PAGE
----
If you haven’t already, I strongly admonish you to go read Jesse Eisinger’s column today:
Here’s the money quote:
"The shorting life is nasty and brutish. It’s a wonder anyone does
it at all.
Shorts make a bet that a stock will sink, and nobody else wants
that: Not company executives, employees, investment banks nor most investors.
That’s why most manipulation is on the other side; fewer people object when
share prices are being pumped up. For most on Wall Street, the debate is whether
shorts are anti-American or merely un-American.
Yet in all the paranoia about evil short-sellers badmouthing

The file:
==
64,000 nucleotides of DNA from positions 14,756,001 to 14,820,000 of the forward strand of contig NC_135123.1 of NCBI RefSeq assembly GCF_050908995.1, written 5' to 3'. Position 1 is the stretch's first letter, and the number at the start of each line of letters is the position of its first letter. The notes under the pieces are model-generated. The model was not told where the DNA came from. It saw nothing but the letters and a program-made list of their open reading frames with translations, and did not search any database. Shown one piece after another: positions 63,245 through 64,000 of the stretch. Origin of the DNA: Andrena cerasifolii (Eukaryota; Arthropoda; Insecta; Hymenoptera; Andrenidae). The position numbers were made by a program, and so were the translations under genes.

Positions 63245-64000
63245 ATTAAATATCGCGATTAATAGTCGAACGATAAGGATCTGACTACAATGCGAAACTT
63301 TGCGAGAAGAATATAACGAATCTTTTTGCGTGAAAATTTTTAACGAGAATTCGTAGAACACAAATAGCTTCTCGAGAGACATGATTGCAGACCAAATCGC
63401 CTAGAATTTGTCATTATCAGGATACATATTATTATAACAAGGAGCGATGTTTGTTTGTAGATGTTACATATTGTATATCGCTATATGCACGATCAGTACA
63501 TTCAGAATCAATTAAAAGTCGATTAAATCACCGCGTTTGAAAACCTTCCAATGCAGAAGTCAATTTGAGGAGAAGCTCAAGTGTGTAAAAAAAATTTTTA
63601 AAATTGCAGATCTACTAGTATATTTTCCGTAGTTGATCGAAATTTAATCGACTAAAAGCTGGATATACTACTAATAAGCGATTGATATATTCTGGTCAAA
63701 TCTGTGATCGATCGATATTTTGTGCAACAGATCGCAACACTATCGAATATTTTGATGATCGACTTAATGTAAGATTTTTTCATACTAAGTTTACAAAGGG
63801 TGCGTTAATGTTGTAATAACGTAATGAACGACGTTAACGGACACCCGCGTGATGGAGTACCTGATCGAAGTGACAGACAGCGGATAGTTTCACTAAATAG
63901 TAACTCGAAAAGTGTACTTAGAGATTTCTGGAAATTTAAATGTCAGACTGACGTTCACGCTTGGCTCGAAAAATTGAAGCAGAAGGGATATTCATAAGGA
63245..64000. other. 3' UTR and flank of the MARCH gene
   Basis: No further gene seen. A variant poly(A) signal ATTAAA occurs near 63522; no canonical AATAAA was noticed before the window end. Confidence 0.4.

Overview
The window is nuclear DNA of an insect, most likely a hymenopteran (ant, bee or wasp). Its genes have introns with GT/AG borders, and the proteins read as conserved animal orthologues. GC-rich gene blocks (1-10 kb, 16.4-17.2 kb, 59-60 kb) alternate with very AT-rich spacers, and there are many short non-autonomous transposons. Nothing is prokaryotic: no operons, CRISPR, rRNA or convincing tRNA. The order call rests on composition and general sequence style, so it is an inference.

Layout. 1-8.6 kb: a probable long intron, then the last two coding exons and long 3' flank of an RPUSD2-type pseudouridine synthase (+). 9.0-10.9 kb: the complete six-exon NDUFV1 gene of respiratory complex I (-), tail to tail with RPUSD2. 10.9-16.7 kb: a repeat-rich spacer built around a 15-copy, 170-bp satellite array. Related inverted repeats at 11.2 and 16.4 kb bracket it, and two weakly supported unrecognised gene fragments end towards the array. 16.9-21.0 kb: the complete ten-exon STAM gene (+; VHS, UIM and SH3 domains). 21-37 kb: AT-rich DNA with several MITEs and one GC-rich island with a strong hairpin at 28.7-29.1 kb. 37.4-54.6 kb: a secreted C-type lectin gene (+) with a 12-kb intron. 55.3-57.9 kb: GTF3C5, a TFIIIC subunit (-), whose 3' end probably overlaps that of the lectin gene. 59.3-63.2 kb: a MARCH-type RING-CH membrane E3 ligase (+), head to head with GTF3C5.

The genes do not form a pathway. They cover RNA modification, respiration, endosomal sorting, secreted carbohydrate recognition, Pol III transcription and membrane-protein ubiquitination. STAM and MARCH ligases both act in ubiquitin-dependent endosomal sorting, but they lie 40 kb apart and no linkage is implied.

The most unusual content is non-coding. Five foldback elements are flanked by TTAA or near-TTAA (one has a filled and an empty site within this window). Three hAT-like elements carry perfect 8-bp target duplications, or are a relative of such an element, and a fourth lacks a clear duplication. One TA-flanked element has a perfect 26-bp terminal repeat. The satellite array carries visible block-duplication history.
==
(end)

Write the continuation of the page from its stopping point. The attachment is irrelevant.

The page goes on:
companies, what is lost is how agonizingly difficult their business is. They
borrow stock and sell it, hoping to replace the borrowed shares with cheaper
ones bought later so they can pocket the price difference as profit. It’s a
chronologically backward version of the typical long trade: sell high and then
Go forth and read . . .
It’s a Tough Job, So Why Do They Do It?
The Backward Business of Short
WSJ, March 1, 2006; Page C1
UPDATE March 2, 2006 10:32am:
See below for more text